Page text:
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Processor timeout in incoming GSP log, normal or not?

 
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Ingimar Robertsson_1
Occasional Visitor

Processor timeout in incoming GSP log, normal or not?

Hi there.

I'm getting lots of logs in the GSP Incoming log like the ones below (nothing is in the Error log). I noticed the logs when looking at a N4000 machine where it was acting strangely and became very slow although no reason could be found from the OS.

Is this logging normal or could it point to failing hardware? On another N4000 machine I don't see these incoming logs.

Notice that the "PROBLEM DETAIL" varies between "timeout" and "no problem detail". Could this be a failing CPU?

Log Entry # 0 :
SYSTEM NAME: vofacon
DATE: 01/08/2004 TIME: 15:15:46
ALERT LEVEL: 0 = No failure detected, forward progress

SOURCE: 1 = processor
SOURCE DETAIL: 1 = processor general SOURCE ID: 0
PROBLEM DETAIL: 4 = timeout

CALLER ACTIVITY: F = display_activity() update STATUS: 0
CALLER SUBACTIVITY: 00 = implementation dependent
REPORTING ENTITY TYPE: E = HP-UX REPORTING ENTITY ID: 00

0x78E008041100F000 00000002 00000004 type 15 = Activity Level/Timeout
0x58E008041100F000 00006800 080F0F2E type 11 = Timestamp 01/08/2004 15:15:46
Type CR for next entry, Q CR to escape.



Log Entry # 1 :
SYSTEM NAME: vofacon
DATE: 01/08/2004 TIME: 15:15:46
ALERT LEVEL: 0 = No failure detected, forward progress

SOURCE: 1 = processor
SOURCE DETAIL: 1 = processor general SOURCE ID: 0
PROBLEM DETAIL: 0 = no problem detail

CALLER ACTIVITY: F = display_activity() update STATUS: F
CALLER SUBACTIVITY: 48 = implementation dependent
REPORTING ENTITY TYPE: E = HP-UX REPORTING ENTITY ID: 03

0xF8E038001100F48F 00000000 0000F48F type 31 = legacy PA HEX chassis-code
0x58E038001100F48F 00006800 080F0F2E type 11 = Timestamp 01/08/2004 15:15:46
Type CR for next entry, - CR for previous entry, Q CR to escape.



Log Entry # 2 :
SYSTEM NAME: vofacon
DATE: 01/08/2004 TIME: 15:15:41
ALERT LEVEL: 0 = No failure detected, forward progress

SOURCE: 1 = processor
SOURCE DETAIL: 1 = processor general SOURCE ID: 0
PROBLEM DETAIL: 4 = timeout

CALLER ACTIVITY: F = display_activity() update STATUS: 0
CALLER SUBACTIVITY: 00 = implementation dependent
REPORTING ENTITY TYPE: E = HP-UX REPORTING ENTITY ID: 00

0x78E008041100F000 00000002 00000004 type 15 = Activity Level/Timeout
0x58E008041100F000 00006800 080F0F29 type 11 = Timestamp 01/08/2004 15:15:41
Type CR for next entry, - CR for previous entry, Q CR to escape.



Log Entry # 3 :
SYSTEM NAME: vofacon
DATE: 01/08/2004 TIME: 15:15:41
ALERT LEVEL: 0 = No failure detected, forward progress

SOURCE: 1 = processor
SOURCE DETAIL: 1 = processor general SOURCE ID: 0
PROBLEM DETAIL: 0 = no problem detail

CALLER ACTIVITY: F = display_activity() update STATUS: F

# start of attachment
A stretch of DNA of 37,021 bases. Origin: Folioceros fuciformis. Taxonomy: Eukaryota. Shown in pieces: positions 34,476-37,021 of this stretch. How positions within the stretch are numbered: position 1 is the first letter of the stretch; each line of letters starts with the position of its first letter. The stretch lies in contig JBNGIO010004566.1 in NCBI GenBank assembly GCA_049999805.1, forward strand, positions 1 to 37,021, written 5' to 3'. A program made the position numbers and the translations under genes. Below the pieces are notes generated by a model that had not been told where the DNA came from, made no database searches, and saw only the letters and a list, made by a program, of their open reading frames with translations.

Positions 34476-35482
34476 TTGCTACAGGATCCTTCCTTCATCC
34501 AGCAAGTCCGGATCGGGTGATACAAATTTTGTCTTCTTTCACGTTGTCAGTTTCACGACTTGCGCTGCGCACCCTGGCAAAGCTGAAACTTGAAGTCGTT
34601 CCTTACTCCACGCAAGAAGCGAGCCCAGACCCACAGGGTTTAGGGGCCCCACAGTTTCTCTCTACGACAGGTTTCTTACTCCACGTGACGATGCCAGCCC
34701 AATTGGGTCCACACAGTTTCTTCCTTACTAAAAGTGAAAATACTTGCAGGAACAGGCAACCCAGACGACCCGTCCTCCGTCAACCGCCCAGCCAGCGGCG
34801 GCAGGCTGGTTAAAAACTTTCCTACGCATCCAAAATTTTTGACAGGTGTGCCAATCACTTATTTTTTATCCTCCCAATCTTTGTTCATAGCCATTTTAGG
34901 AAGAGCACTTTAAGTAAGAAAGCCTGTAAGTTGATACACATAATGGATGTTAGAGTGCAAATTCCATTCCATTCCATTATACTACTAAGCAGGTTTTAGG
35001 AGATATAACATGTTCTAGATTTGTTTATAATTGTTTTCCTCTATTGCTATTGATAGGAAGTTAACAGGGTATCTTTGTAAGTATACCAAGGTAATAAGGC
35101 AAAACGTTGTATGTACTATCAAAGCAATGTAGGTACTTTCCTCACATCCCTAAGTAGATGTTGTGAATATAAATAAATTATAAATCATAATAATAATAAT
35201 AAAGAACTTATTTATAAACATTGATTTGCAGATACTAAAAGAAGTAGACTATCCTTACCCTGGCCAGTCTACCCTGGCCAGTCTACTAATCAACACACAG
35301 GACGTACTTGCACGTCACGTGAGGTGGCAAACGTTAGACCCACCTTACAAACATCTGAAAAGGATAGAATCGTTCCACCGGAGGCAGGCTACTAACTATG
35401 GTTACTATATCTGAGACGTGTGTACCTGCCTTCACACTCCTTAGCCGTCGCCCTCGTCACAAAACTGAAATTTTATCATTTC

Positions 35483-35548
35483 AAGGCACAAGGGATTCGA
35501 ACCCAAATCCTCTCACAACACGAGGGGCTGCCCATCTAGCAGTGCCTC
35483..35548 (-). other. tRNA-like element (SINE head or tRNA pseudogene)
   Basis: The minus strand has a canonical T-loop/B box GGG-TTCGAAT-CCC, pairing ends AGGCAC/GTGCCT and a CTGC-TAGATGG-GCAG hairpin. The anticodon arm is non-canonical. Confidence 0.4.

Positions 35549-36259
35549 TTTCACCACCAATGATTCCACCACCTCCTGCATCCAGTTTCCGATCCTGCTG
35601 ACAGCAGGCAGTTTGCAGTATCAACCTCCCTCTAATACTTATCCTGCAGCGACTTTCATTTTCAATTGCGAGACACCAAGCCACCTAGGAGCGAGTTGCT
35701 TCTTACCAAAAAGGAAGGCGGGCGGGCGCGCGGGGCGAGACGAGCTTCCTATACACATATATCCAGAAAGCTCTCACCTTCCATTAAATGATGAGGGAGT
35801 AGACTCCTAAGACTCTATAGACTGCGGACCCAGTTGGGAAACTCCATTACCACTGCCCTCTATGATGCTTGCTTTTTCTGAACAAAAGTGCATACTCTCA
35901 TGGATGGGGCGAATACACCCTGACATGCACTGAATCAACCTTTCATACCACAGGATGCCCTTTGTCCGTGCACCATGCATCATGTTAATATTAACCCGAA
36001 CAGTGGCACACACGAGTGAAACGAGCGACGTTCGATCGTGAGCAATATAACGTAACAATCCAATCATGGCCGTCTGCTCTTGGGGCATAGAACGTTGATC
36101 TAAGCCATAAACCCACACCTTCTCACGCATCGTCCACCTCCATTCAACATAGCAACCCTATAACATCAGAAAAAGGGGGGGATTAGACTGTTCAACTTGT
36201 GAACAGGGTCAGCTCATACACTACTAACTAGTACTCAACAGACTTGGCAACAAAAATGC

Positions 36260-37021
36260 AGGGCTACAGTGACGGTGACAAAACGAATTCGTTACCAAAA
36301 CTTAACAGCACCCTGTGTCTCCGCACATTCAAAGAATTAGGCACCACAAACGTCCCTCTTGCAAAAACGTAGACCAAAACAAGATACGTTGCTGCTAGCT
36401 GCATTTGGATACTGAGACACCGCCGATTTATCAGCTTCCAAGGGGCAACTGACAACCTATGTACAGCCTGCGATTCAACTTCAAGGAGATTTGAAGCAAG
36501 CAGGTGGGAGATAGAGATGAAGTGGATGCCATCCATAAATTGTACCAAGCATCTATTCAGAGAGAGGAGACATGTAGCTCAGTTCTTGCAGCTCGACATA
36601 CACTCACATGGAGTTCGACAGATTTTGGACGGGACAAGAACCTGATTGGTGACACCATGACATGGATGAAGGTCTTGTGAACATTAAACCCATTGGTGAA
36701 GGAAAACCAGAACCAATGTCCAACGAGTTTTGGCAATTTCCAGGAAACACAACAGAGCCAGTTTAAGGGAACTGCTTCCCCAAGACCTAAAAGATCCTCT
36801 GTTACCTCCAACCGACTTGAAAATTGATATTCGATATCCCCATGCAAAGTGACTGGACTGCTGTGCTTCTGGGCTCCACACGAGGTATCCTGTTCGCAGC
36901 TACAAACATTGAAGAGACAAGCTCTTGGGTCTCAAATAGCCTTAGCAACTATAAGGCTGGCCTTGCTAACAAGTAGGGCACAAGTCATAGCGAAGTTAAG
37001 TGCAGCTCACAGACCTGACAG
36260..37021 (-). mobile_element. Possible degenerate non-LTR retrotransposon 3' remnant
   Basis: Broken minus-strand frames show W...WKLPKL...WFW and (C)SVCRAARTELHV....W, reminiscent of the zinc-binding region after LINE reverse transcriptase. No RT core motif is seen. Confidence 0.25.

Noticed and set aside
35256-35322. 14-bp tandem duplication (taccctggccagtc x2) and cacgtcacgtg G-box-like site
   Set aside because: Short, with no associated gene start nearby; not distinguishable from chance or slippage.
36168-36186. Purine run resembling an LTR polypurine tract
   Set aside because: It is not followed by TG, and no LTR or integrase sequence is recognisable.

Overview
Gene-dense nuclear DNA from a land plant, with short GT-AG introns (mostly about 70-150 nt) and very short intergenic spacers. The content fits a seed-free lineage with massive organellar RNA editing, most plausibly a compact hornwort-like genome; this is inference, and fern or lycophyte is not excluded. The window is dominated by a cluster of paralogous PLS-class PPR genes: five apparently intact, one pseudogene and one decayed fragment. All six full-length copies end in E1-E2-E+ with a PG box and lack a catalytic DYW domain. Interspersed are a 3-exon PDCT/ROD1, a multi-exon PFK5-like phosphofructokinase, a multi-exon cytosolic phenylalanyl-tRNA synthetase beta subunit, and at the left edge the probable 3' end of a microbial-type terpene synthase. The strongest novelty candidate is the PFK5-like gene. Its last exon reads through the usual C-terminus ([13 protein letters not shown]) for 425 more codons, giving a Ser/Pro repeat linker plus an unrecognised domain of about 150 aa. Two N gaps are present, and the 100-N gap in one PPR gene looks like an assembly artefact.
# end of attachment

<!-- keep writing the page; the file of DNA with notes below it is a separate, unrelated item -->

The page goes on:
CALLER SUBACTIVITY: 48 = implementation dependent
REPORTING ENTITY TYPE: E = HP-UX REPORTING ENTITY ID: 04

0xF8E048001100F48F 00000000 0000F48F type 31 = legacy PA HEX chassis-code
0x58E048001100F48F 00006800 080F0F29 type 11 = Timestamp 01/08/2004 15:15:41
Type CR for next entry, - CR for previous entry, Q CR to escape.
2 REPLIES 2
Todd McDaniel_1
Honored Contributor

Re: Processor timeout in incoming GSP log, normal or not?

I think the key is your ALERT LEVEL:0. It shows no alert.

I tried to do a google search to find a similar error, but found nothing relevant.

I think checking cstm will show you error messages for cpu. I would check there as well.


Unix, the other white meat.
Stefan Stechemesser
Honored Contributor
Solution

Re: Processor timeout in incoming GSP log, normal or not?

Hi Ingimar,

the OS updates the Front Panel of HP9000 Servers with Chassis codes in regular intervals. Because the N4000 has no LCD front panel, the display of the Chassis codes is done via the "Virtual Front Panel" which is accessible via the GSP "vfp" command. The chassis code updated is done via the Alert Level 0 events you have seen.´
The "Reporting Entity Type" is HP-UX => The operating System. I don't know why the Firmware creators decided to implement these timeout Events, but it is normal. If the OS is not running, you will only see the timeout Events. If the OS is running, you see additionally the "no problem detail" entries. You can see the HPUX Chassis code in the first of the two lines with HEX numbers ("legacy PA HEX chassis code"). The Chassis code that was displayed on the LCD panel of the older K- or D-Class Servers are the last 4 digits of this HEX line. In your case it is "F48F". This means HPUX is running (first digit F) with 4 processors (2nd digit 4) and a load level of "8" (3rd digit) which is afairly high load level. I think your machine is slowly because the machine is either overloaded by too much processes or overloaded by too much I/O (maybe due to an I/O problem). The above chassis codes does not help you in finding the root cause of the bad performance. Check with top/glance/syslog/diagnostics for the real problem cause. The GSP will not help you in this case.

Best regards

Stef